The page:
A Sequentialization of Features Approach to Complex Event Sequence Prediction
Hon, Chun Pan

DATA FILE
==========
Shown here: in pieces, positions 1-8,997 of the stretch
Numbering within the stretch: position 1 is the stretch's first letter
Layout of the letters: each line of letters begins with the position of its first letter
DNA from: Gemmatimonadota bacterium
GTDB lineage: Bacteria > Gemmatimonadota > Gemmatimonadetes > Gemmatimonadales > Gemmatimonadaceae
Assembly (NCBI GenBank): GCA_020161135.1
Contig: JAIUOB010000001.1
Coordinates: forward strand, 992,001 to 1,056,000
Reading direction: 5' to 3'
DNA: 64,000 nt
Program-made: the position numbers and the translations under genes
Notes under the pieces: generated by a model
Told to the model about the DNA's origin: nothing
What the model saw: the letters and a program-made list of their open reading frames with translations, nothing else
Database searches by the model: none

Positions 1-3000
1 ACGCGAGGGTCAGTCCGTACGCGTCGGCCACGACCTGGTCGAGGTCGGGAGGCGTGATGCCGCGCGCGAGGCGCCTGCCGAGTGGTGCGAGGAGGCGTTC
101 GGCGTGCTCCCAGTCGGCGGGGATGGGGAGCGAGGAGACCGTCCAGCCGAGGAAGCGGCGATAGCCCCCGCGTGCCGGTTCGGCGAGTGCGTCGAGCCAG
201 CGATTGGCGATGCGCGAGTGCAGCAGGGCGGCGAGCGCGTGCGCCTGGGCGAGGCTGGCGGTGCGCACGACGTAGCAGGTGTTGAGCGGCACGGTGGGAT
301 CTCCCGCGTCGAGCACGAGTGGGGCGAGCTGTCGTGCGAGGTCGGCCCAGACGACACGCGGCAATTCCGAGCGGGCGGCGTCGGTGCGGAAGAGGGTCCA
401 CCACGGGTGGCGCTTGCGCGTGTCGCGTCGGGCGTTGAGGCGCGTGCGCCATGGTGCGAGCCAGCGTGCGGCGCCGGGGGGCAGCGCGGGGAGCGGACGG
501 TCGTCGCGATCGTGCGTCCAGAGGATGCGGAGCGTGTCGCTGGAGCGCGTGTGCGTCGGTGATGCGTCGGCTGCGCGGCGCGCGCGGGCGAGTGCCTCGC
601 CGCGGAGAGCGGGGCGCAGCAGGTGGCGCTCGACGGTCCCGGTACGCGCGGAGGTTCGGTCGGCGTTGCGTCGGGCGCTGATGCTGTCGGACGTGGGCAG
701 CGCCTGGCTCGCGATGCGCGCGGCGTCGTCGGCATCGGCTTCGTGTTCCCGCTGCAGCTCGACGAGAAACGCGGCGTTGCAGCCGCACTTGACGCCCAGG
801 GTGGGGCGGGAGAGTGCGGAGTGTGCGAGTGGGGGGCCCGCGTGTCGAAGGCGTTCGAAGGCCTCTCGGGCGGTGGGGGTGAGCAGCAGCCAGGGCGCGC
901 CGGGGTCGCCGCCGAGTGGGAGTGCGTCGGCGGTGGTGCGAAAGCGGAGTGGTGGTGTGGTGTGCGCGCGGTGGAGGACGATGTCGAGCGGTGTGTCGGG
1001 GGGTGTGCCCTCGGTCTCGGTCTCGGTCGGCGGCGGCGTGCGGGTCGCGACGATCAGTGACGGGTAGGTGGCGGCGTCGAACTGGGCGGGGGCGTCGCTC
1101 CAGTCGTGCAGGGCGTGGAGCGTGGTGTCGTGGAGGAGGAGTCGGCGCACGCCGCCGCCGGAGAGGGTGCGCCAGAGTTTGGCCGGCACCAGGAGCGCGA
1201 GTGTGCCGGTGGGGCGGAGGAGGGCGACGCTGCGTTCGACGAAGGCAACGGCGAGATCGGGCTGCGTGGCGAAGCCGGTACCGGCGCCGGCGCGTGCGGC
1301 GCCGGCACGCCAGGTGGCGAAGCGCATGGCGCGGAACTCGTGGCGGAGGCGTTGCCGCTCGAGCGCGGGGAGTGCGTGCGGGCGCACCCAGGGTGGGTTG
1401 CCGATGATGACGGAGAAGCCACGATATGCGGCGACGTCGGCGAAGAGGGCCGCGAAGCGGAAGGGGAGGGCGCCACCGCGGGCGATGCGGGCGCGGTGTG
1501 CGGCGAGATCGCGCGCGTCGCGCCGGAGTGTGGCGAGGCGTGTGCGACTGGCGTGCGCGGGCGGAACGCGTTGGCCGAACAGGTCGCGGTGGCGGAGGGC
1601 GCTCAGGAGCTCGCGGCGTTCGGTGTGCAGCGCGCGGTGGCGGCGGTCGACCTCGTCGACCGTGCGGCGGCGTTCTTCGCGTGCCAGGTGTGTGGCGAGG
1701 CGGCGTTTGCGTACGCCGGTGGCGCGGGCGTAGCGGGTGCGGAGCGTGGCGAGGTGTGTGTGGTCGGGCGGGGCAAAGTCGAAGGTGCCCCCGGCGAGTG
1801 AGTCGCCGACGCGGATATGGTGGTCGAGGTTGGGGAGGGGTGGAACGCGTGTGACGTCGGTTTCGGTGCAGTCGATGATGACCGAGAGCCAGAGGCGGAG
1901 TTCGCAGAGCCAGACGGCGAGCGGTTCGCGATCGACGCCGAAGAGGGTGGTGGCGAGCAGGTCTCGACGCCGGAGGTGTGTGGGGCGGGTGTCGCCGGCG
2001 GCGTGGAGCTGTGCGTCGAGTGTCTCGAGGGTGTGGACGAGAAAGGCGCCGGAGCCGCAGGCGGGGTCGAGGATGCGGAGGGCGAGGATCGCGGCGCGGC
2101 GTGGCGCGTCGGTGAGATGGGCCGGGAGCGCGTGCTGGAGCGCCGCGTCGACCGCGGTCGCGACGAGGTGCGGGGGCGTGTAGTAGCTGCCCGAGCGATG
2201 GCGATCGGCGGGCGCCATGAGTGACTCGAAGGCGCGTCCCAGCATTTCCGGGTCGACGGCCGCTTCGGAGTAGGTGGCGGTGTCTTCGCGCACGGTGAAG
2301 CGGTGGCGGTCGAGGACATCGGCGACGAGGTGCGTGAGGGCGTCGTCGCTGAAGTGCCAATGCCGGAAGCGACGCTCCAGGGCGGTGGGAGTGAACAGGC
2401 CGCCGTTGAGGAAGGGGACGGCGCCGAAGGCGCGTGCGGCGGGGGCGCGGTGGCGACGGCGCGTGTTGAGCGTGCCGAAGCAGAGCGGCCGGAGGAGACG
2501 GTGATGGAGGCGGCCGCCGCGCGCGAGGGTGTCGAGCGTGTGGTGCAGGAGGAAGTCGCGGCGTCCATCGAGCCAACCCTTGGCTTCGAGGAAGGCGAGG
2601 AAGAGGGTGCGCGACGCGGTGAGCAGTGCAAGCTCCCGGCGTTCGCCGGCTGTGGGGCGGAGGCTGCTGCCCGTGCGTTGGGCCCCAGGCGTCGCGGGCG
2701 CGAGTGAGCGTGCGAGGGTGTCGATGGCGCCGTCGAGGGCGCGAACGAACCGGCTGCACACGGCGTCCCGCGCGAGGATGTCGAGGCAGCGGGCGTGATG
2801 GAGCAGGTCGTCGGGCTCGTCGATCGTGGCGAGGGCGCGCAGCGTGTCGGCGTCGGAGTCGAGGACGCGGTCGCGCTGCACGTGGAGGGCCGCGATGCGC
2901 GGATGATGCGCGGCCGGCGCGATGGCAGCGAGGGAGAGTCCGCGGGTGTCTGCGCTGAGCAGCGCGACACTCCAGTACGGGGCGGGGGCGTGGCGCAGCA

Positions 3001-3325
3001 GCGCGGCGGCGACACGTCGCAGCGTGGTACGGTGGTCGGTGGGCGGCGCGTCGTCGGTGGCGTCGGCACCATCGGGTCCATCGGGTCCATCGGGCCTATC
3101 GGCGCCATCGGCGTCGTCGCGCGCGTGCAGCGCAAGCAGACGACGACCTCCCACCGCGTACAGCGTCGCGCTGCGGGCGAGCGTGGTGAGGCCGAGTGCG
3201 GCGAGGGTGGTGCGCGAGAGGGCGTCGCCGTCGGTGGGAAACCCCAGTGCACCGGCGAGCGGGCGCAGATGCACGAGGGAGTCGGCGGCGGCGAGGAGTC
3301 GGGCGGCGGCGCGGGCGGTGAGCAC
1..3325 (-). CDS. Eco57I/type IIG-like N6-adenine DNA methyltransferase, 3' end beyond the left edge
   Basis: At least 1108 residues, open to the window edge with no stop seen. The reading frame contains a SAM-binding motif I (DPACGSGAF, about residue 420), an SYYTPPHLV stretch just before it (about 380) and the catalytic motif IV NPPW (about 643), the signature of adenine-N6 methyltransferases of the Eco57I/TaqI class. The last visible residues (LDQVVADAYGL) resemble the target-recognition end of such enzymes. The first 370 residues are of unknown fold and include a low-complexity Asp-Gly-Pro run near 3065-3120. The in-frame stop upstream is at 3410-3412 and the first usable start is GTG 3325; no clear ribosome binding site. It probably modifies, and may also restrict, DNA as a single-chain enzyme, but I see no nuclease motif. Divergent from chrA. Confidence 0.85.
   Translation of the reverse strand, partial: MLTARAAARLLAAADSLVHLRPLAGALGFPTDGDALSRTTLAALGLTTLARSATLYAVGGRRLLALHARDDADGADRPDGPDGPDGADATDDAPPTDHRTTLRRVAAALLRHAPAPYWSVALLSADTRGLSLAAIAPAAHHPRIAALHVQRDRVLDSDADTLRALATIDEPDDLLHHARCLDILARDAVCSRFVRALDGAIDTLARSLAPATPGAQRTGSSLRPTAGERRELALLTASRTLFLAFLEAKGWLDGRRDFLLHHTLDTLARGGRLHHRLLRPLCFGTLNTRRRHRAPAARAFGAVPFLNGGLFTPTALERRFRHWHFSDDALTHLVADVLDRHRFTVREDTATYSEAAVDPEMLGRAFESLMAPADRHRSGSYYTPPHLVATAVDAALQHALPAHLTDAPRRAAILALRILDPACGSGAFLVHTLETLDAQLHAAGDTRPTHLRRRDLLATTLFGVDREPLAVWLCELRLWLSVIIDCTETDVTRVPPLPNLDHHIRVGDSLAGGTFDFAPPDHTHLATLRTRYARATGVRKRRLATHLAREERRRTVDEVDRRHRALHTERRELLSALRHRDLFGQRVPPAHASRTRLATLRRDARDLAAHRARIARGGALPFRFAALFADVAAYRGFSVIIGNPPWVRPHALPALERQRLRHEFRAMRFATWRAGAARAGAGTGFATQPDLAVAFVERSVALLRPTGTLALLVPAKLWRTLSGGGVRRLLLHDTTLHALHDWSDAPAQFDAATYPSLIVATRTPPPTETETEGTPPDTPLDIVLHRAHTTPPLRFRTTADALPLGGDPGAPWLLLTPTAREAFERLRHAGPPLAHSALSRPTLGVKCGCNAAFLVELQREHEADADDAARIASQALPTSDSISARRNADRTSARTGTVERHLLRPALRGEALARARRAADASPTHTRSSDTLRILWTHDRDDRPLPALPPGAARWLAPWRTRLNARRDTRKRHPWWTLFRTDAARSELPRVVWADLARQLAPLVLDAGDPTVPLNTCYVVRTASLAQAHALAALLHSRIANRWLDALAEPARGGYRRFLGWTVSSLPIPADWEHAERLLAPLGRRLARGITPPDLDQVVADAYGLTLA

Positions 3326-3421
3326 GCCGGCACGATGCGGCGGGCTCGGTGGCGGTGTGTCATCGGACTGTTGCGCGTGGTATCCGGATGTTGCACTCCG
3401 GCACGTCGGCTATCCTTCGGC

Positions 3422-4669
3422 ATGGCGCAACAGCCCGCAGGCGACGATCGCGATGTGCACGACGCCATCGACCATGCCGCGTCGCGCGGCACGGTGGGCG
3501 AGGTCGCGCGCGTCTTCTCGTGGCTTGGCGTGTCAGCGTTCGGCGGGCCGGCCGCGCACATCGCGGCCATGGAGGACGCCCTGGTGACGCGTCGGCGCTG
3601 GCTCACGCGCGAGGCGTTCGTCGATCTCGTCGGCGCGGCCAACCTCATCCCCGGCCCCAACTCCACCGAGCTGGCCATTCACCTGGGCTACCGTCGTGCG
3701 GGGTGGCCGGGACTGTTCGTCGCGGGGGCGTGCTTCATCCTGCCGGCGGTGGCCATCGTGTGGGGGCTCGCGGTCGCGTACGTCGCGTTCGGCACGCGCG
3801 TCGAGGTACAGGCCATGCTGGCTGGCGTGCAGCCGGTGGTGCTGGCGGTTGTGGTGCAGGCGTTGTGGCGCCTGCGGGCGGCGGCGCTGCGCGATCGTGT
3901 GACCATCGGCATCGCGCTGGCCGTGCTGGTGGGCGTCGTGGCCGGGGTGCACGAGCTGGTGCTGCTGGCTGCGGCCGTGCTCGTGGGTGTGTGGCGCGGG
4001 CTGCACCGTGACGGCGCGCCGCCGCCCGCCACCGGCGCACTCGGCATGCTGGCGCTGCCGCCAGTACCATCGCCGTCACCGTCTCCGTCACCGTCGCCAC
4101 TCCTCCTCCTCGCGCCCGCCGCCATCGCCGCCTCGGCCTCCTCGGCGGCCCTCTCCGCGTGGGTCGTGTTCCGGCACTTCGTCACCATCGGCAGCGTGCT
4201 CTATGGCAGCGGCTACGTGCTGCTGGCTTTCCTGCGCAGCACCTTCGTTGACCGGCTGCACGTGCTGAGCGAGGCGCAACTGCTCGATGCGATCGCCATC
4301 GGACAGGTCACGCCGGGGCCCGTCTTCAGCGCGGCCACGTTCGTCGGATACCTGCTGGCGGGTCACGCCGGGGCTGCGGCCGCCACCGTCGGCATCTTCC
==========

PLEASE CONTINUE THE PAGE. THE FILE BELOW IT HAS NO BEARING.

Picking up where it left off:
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Sequence based prediction takes an ordered list of events as input and makes predictions about the next event. Most existing work on sequence based prediction assumes that the sequences are simple, i.e. consisting of symbols drawn from a small alphabet (like a DNA sequence), or consisting of numbers (like a time series). In some applications, the events are a lot more complex. In medical applications for instance, data often comes in the form of a longitudinal sequence of patient records, each of which internally contains hundreds of features of various data types. Most existing work on making predictions about the next event in complex event sequences is event based, meaning that only the most recent event in the sequence is used to make a prediction about the upcoming event. In this thesis we propose a new technique for sequence based prediction that is domain independent and that takes the order of occurrence of events into account when making predictions. The key idea is to dissect each sequence of k feature vectors of size m into a set of m simple sequences of length k, train m × k models using well established machine learning techniques such as decision trees or support vector machines, and group the m × k trained models into an ensemble for making the final prediction. We evaluate the predictive ability of our new technique by measuring the AUC for predicting risk of 30-day readmission, cost and length of stay using hospital discharge records of hundreds of thousands of congestive heart failure patients. Our experiments show that a combination of our sequence based method with an event based method gives better results than each of these methods by themselves.